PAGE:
Even the most casual skeptic can point out immediate and glaring problematic issues concerning the tests themselves and methodologies used. Consider these areas of concern:

  • The studies only used one-word exchanges, not full conversations or speeches.
  • The tests were aimed at communication with inconsistent tones versus words.
  • The research focused primarily on the audience feelings toward the speaker.
  • The test communication featured artificial situations with no context.
  • The purpose of the experiment was disclosed to the participants.
  • Nonverbal communication was defined only as facial expression.
  • The compared studies contain different aspects and objectives.
  • Mehrabian never intended the results to apply to normal conversations.

As public speaking consultant and communication expert, Olivia Mitchell, aptly concluded, “So if we limit the formula to the specific conditions of the experiments, it is only applicable if:

  • a speaker is using only one word,
  • their tone of voice is inconsistent with the meaning of the word, and
  • the judgement being made is about the feelings of the speaker.”

“In other words,” she concluded, “in the real world, Mehrabian’s formula is almost never applicable.”

And yet we’ve largely turned the importance and emphasis of verbal/non-verbal communications on its head because of these two studies, which don’t come near proving what others so quickly conclude to be a proven fact.


The message

So why all the fuss—besides the fact that these limited, inconclusive studies have been given such monumental weight for all these years? Because the message matters. The purpose and reason for communicating—to use words and ideas to transfer truths and emotions to others—are what matters in our interactions. This specific word over that. With this precise meaning instead of that one. Words are specific and crucial. In a day and age when the massive amount of words and noise around them is at an all-time high, it’s important that we communicate exactly what we mean and people hear exactly what we’re saying.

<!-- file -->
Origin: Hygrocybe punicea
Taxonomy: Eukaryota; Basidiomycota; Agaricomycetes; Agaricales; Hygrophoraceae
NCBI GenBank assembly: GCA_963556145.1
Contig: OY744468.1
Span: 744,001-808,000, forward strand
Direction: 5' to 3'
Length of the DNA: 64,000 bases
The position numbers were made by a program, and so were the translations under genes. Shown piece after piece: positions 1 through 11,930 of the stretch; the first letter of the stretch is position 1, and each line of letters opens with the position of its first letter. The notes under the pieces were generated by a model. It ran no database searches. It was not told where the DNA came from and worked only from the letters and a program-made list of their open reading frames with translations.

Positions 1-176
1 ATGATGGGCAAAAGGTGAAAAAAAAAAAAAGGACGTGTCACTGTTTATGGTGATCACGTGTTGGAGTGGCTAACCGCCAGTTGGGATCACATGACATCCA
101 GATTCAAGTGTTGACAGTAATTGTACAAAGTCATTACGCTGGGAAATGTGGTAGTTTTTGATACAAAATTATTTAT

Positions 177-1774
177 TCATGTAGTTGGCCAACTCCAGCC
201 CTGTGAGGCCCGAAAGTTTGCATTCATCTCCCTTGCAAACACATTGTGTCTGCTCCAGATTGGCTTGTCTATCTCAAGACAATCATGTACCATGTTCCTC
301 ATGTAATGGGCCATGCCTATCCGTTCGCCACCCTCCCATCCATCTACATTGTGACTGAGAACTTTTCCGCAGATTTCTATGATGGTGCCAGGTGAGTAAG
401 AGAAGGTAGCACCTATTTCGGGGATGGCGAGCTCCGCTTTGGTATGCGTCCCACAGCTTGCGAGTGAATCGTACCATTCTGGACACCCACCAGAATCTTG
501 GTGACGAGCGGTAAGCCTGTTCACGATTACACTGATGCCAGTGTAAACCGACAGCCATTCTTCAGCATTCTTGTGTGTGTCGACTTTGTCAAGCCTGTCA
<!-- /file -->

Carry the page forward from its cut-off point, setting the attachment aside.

And though non-verbal aspects of communication are an important part of our overall message, they primarily serve to enhance and accentuate, not overpower and overshadow our intended message. Voice, tone, pace, eye contact, body movement: these are all nice tools in helping to get our message across, but they aren’t more important or influential than the actual words we choose. There is a tendency in today’s unrelenting online assault on the average reader that sizzle sells and presentation coopts message, but I believe in the final analysis people want to eat the steak, not just see or smell its attractiveness.

Another culprit in this data-driven world of mass amounts of mass media is the fact that just about nothing is vetted these days: “truths” aren’t tested to see if they’re actually true. If something ranks high in a Google search, it must be true. Where is the discrimination, the common-sense skepticism to believe anything put in front of us, the healthy filter that questions what seems to be pretty far-fetched—like a 50-year-old study that some conclude to prove vocal tone is 14 times more important than the actual words used in conversation?


The moral

So what’s the point of my bashing a time-honored communications belief? Here are some common-sense conclusions I think will benefit you:

  1. Words are crucial in our communications. Use them wisely. They are not only the building blocks, they are the mind, body, and soul of our interactions. Stop and think which ones you use—and which you don’t. Use them thoughtfully, purposefully, and judiciously. Work hard at delivering and listening to their truest meaning.
  2. Non-verbal tools can greatly enhance but aren’t the focus of our communication. Just like any other artist, there are skills that can be used to add texture, dimension, and weight to one’s work. But they aren’t the work itself and shouldn’t be used solely to get your message across. Voice inflection and facial expression can add a lot to a message but those aren’t the reasons you’re delivering your message. It’s the blending of message with method that produces the greatest result.
  3. Do your research, be healthily skeptical, and don’t believe everything you read. Test the facts you use. Check your sources. Use a full range of corroborating, support material when you form an opinion. The chances that a narrow, inconclusive bit of research could be true without any other support is highly unlikely—like that only seven percent of communication’s effectiveness is due to the words used.

Communication is one of the most powerful tools we have in our interactions with others. Make sure you’re always mastering your ability to become as adept and effective in every aspect of it, especially the words you choose. Master the non-verbal tools at your disposal to enhance your message, not make it. And be suspicious of what you hear and read, putting it through a rigorous test to check its validity and authenticity.

If you do, you’ll make sure the messages you intend to get across reach their audiences with clarity and effectiveness. 

Senior Consultant at ThinkWell Consulting

Jim Ramsbottom is ThinkWell's writer-in-residence. When he's not authoring blogs (for clients or himself), white papers, animation scripts, website copy, or marketing content, you can find him writing screenplays or re-watching “Breaking Bad.” He’s an ardent of the Hopi proverb: “He who tells the stories rules the world.”